British actor Bob Hoskins, who was best known for hit movies including Who Framed Roger Rabbit and Mona Lisa, has died at the age of 71.
The star, who won Bafta and Golden Globe awards during a career spanning four decades, died in hospital with his family at his side following a bout of pneumonia.
In a statement, his wife Linda and children Alex, Sarah, Rosa and Jack said: "We are devastated by the loss of our beloved Bob.
"We ask that you respect our privacy during this time and thank you for your messages of love and support."
Hoskins had suffered from Parkinson's disease in the later years of his life and retired from acting in 2012 after what he called a "wonderful career".
He was born in Bury St Edmunds, Suffolk, on October 26, 1942, and said he got his big break by accident after he was mistakenly called for a theatre audition .
The actor's first major movie role came in 1980's Long Good Friday, in which he played Harold Shand.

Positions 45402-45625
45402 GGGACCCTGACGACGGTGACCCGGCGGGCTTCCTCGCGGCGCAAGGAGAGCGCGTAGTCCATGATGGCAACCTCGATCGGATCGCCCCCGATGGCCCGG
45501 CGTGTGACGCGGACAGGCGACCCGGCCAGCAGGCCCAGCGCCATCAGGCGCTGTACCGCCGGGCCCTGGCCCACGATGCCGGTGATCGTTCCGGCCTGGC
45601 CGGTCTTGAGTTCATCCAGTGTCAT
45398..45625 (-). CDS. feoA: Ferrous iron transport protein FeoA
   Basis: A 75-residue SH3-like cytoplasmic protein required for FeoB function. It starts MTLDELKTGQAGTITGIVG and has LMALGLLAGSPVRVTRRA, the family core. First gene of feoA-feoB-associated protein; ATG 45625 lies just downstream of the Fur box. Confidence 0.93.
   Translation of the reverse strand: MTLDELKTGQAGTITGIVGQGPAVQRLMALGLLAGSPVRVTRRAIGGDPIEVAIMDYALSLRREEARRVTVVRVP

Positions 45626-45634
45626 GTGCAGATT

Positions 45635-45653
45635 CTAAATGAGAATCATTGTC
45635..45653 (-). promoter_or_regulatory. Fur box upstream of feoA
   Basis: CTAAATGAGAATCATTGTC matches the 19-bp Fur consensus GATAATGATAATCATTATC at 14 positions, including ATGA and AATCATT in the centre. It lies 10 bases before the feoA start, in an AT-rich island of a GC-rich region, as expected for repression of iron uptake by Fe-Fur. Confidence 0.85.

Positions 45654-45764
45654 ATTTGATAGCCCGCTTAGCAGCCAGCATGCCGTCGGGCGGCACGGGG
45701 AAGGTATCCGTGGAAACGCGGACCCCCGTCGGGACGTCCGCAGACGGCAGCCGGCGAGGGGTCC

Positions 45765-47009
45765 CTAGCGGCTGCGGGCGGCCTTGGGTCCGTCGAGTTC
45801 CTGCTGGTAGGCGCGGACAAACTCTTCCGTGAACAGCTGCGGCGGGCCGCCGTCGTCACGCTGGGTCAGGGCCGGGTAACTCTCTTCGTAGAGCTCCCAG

As well as 1986's Mona Lisa and Who Framed Roger Rabbit two years later, he starred in Steven Spielberg's 1991 film Hook.
His distinctive gravelly, cockney accent is also remembered from a TV advertising campaign for BT, in which he told viewers: "It's good to talk."
Leading figures in the entertainment industry were quick to pay tribute to Hoskins on Twitter.
Stephen Fry described him as a "marvellous man", writing : "Oh no, Bob Hoskins. Gone? That's awful news. The Long Good Friday (was) one of the best British movies of the modern era."
Officials at Bafta said they were "deeply saddened", while Nick Frost, who starred in Hoskins' final film, Snow White and the Huntsman, tweeted : "A pleasure to have shared the screen with you, mate. An actor's actor and a gentleman to boot. RIP."
Hollywood legend Samuel L Jackson described the actor as a "truly gigantic talent", while Spandau Ballet star Gary Kemp added : "So few cockney actors are taken seriously in acting or even given (the) opportunity. Bob Hoskins smashed the glass ceiling and rose. Respect."